The High Court is the superior court in Australia. It is the final court of appeal from the other courts. It also has original jurisdiction to hear Constitutional law matters.

Tribunals located in the ACT

ACT Tribunals

The Australian Capital Territory Civil and Administrative Tribunal (ACAT)
The ACAT hears a range of matters including civil disputes (with the amount in dispute up to $25,000), guardianship matters, neighbourhood disputes, residential tenancy agreement disputes, appeals of some ACT Government administrative decisions and professional/occupational disciplinary matters.

More information about the ACAT is available on its website.

The Australian Capital Territory Remuneration Tribunal
The ACT Remuneration Tribunal handles issues of pay, allowances and entitlements paid to public office holders in the ACT.

Commonwealth Tribunals

The Administrative Appeals Tribunal (AAT)
The AAT reviews decisions made under some federal laws. These include decisions about immigration, the national disability insurance scheme, Centrelink, tax, veteran pensions and freedom of information.

Australian Stock Exchange (ASX) Tribunal
The ASX Tribunal is responsible for reviewing enforcement decisions made by the ASX. It is staffed by industry professionals.

Australian Competition Tribunal
The Australian Competition Tribunal reviews decisions made by the Australian Competition and Consumer Commission.

Classification Review Board
The Classification Review Board re-assesses classification when a decision by the Classification Board is appealed.

The Review Board will re-assess classifications of films, computer games, internet content and publications. It also makes decisions about other things, such as film festivals.

Companies Auditors and Liquidators Disciplinary Board (CADB)
The Companies Auditors and Liquidators Disciplinary Board is an expert disciplinary tribunal. It hears matters relating to the cancellation or suspension of auditors under the Corporations Act 2001 (Cth).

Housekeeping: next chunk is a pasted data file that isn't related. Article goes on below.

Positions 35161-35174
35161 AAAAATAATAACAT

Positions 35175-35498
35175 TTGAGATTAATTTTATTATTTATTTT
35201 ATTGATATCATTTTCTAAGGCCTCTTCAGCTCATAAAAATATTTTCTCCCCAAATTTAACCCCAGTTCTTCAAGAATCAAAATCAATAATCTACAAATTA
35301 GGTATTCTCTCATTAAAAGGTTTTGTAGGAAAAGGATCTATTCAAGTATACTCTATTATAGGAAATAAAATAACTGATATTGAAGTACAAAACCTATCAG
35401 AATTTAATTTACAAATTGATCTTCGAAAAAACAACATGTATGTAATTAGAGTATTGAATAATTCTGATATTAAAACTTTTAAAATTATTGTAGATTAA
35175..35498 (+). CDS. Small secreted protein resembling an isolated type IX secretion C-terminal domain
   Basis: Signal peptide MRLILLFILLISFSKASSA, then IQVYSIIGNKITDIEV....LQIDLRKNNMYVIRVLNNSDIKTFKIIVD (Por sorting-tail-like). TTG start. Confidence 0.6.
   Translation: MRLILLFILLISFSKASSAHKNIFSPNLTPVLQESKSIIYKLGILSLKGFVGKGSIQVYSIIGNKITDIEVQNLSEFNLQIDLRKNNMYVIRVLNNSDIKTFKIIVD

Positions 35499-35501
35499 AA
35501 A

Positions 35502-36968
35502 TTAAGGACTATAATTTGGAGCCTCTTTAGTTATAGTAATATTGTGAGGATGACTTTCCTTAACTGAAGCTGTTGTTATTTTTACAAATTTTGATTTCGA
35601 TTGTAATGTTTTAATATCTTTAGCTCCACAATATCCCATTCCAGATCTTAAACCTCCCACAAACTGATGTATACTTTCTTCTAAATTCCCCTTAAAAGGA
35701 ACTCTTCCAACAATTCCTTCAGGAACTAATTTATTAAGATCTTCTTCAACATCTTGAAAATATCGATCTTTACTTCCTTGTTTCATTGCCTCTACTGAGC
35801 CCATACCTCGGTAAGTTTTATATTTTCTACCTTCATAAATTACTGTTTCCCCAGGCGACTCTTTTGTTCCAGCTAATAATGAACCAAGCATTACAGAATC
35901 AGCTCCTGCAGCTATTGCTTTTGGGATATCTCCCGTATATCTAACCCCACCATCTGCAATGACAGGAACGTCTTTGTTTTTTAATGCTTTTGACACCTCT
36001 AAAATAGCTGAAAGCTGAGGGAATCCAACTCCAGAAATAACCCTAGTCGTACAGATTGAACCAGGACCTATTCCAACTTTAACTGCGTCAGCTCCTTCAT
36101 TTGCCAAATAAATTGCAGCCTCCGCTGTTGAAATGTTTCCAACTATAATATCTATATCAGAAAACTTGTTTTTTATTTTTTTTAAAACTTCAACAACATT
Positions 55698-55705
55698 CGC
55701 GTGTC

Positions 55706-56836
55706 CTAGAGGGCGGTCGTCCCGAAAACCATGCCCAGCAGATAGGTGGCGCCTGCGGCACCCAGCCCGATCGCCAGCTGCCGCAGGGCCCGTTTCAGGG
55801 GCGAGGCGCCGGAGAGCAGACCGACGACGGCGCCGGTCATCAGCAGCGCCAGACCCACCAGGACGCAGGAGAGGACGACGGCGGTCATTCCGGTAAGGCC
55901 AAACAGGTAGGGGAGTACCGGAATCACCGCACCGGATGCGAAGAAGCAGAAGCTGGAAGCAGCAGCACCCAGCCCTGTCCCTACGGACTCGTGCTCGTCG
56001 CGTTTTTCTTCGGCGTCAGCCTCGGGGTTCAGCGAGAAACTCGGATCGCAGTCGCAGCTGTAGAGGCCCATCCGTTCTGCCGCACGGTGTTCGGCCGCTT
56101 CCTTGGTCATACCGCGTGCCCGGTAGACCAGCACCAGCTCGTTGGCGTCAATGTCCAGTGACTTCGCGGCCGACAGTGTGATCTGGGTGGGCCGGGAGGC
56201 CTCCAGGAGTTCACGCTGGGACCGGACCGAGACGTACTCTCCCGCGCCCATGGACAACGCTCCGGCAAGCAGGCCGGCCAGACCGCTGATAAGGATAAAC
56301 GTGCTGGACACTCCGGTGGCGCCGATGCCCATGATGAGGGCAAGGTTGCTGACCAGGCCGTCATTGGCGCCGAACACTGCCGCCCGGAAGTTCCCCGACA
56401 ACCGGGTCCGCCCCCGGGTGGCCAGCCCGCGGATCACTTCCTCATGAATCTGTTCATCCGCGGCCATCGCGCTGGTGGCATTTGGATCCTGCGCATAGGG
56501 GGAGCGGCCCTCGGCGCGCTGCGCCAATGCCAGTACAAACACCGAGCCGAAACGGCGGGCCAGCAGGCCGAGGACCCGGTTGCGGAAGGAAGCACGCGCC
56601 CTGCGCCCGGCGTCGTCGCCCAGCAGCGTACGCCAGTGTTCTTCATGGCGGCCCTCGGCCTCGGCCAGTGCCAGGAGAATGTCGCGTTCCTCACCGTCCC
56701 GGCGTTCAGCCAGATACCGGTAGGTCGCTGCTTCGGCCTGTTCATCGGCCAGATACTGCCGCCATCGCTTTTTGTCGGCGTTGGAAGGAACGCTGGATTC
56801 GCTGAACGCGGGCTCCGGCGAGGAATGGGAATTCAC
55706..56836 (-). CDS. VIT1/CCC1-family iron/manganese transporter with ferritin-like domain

Copyright Tribunal of Australia
The Copyright Tribunal of Australia makes decisions relating to copyright licenses in Australia.

Defence Force Discipline Appeal Tribunal
The Defence Force Discipline Appeal Tribunal hears appeals from decisions made by martial courts and Defence Force magistrates about Australian Defence Force staff service offences. This includes determinations about service offence convictions and acquittals arising from an ‘unsound mind’.

Defence Honours and Awards Appeals Tribunal
The Defence Honours and Awards Appeals Tribunal hears matters relating to awards and honours given to defence personnel. It ensures awards are allocated fairly to recipients.

Fair Work Commission
The Fair Work Commission is the workplace regulator for working Australians. This commission is particularly important if you experience an underpayment of wages, unfair dismissal, bullying or an injury at work.

National Native Title Tribunal
The National Native Title Tribunal makes decisions, administers reviews and medications and conducts enquires about native title applications and Indigenous land use agreements. It also maintains the National Native Title Register, the Register of Native Title Claims and the Register of Indigenous Land Use Agreements.

Professional Services Review
The key function of the Professional Services Review is to protect the community from inappropriate professional practice. It investigates the conduct of medical professionals, and may apply penalties, as a means of reducing government costs which occur because of inappropriate practice.

Superannuation Complaints Tribunal
This Superannuation Complaints Tribunal deals with unfair or unreasonable conduct or decisions of trustees, insurers and other decision-makers, in relation to superannuation funds, approved deposit funds, annuities, life insurance funds and retirement savings accounts.

Veterans' Review Board
The Veterans’ Review Board reviews Repatriation Commission decisions aboutclaims relating to war-caused or defence-caused injuries or diseases, claims relating to widows’, widowers’ and orphans’ pensions, assessments for pension rate for incapacity and claims for the grant or assessment of attendant allowance.